Over half of newly diagnosed cancer patients are over age 65, and the number of older adults with cancer is expected to grow as the population ages. Older adults with cancer are more likely to be undertreated and experience premature discontinuation of treatment than younger patients, often resulting in worse outcomes. Studies suggest that poor symptom management and inadequate social support may explain this suboptimal treatment of older cancer patients. Thus, efforts to better understand and address the palliative care needs of older adults with cancer are critically important. We propose to develop an outpatient geriatric care intervention focused on the unique palliative care needs of older adults with incurable gastrointestinal (GI) and lung cancers. GI and lung cancers are among the leading causes of cancer death in the geriatric cancer population, and patients with incurable GI and lung cancers experience high rates of both physical and psychological symptoms. We will first conduct qualitative interviews with oncology, geriatric and palliative care clinicians, followed by patients, to explore their perceptions of the necessary components of the intervention. By exploring the views of these key stakeholders, we seek to develop a transdisciplinary intervention tailored to the needs of older patients with incurable cancer. Notably, the intervention will comprehensively address the unique geriatric and palliative care needs of these patients. We will then conduct a pilot (n=50), randomized controlled trial (RCT) to demonstrate the feasibility of the geriatric care intervention versus usual care in patients age ?70 with newly diagnosed, incurable cancer. We will estimate the effect size of the intervention for quality of life, physical function, physical and psychological symptoms, cognition and geriatric impairments. The study will take place at Massachusetts General Hospital, drawing on the clinical and research expertise of the Cancer Center, Geriatric Medicine Unit, Palliative Care Department and the Department of Psychiatry's Behavioral Medicine Service. Primary mentorship will be provided by Jennifer Temel, MD, a nationally- recognized expert in the development and testing of supportive care interventions for patients with incurable cancers. Additional mentors include Lara Traeger PhD, Ardeshir Hashmi MD, Vicki Jackson MD, MPH, Supriya Mohile, MD, MS and William Dale, MD, PhD. This mentorship team of experts in geriatric oncology, palliative care, qualitative research methods and intervention development are committed to ensuring the success of the proposed research. The proposed study will not only further our understanding of the supportive care needs of older adults with cancer, but also develop a novel intervention to address these concerns and improve the quality of life of this patient population. Notably, the GEMSSTAR will provide vital support as I seek to become a leader in geriatric oncology research. My overarching goal is to become an independent investigator studying interventions to improve the supportive care provided to older adults with cancer. This grant will provide support for the mentorship, training and experience I need to establish a track record in aging research.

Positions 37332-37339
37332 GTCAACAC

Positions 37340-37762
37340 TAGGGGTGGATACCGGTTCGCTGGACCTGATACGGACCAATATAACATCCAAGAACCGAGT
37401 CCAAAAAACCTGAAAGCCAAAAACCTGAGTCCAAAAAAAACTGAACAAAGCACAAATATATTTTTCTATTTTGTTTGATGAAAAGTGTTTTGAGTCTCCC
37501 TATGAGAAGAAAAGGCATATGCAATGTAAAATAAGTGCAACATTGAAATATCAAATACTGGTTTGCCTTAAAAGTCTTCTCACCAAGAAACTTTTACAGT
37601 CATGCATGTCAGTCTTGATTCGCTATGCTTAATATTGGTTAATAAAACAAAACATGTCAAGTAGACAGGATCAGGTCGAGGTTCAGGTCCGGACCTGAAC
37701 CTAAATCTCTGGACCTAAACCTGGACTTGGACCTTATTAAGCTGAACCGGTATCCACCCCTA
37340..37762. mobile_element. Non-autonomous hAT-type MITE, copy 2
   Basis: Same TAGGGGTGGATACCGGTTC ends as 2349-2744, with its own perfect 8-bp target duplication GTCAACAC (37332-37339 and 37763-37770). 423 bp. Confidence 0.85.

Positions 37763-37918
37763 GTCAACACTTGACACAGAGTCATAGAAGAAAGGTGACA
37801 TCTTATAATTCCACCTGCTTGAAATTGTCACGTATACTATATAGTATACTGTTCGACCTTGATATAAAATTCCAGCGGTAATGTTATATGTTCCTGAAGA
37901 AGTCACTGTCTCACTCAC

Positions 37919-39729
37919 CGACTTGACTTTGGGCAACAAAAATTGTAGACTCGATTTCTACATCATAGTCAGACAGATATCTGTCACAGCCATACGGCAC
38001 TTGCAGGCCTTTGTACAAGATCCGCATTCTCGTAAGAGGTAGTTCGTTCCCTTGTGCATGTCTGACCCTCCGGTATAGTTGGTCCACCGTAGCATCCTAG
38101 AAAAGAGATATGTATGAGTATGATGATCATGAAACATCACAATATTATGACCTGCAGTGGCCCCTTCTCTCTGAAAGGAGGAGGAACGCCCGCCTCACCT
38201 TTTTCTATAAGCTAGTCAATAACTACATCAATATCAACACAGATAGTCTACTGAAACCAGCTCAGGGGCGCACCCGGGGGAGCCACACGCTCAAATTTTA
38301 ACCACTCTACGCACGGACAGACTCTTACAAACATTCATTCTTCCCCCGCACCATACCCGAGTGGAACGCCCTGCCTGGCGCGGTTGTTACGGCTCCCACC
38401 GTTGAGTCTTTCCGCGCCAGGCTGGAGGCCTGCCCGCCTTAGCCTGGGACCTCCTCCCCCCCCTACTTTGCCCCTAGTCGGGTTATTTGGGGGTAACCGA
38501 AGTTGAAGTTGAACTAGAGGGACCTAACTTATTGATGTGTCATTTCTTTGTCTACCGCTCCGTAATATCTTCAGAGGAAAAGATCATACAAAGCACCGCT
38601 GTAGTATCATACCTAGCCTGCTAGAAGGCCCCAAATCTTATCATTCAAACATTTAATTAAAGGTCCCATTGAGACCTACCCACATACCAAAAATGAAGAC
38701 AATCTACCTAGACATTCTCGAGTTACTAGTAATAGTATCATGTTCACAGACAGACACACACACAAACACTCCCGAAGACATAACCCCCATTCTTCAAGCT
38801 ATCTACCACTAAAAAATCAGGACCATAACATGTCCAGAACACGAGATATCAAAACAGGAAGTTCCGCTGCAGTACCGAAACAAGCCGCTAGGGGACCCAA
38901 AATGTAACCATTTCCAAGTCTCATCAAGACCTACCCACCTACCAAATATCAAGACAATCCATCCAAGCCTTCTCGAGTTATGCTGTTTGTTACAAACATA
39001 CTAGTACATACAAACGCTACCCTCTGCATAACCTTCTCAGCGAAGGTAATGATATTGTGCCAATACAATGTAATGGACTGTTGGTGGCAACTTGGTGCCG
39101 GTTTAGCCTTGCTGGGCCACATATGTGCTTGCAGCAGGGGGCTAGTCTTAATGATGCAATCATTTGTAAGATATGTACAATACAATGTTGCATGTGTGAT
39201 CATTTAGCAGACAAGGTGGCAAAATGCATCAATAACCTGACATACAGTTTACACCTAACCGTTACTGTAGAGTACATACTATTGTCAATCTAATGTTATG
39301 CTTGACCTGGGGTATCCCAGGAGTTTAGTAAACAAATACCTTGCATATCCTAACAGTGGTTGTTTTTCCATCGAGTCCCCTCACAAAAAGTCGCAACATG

Over half of newly diagnosed cancers occur in older persons, and this population of aging patients often presents a unique set of challenges for clinicians, including the need for attentive supportive care. The purpose of the present investigation is to develop and pilot test a geriatric care intervention tailored to the specific geriatric and palliative care needs of older adults with incurable cancer. Through this study, we will gain a deeper understanding of the supportive care needs of older adults with incurable cancer as well as create a state-of-the-art geriatric care intervention that addresses these concerns and improves patients' quality of life.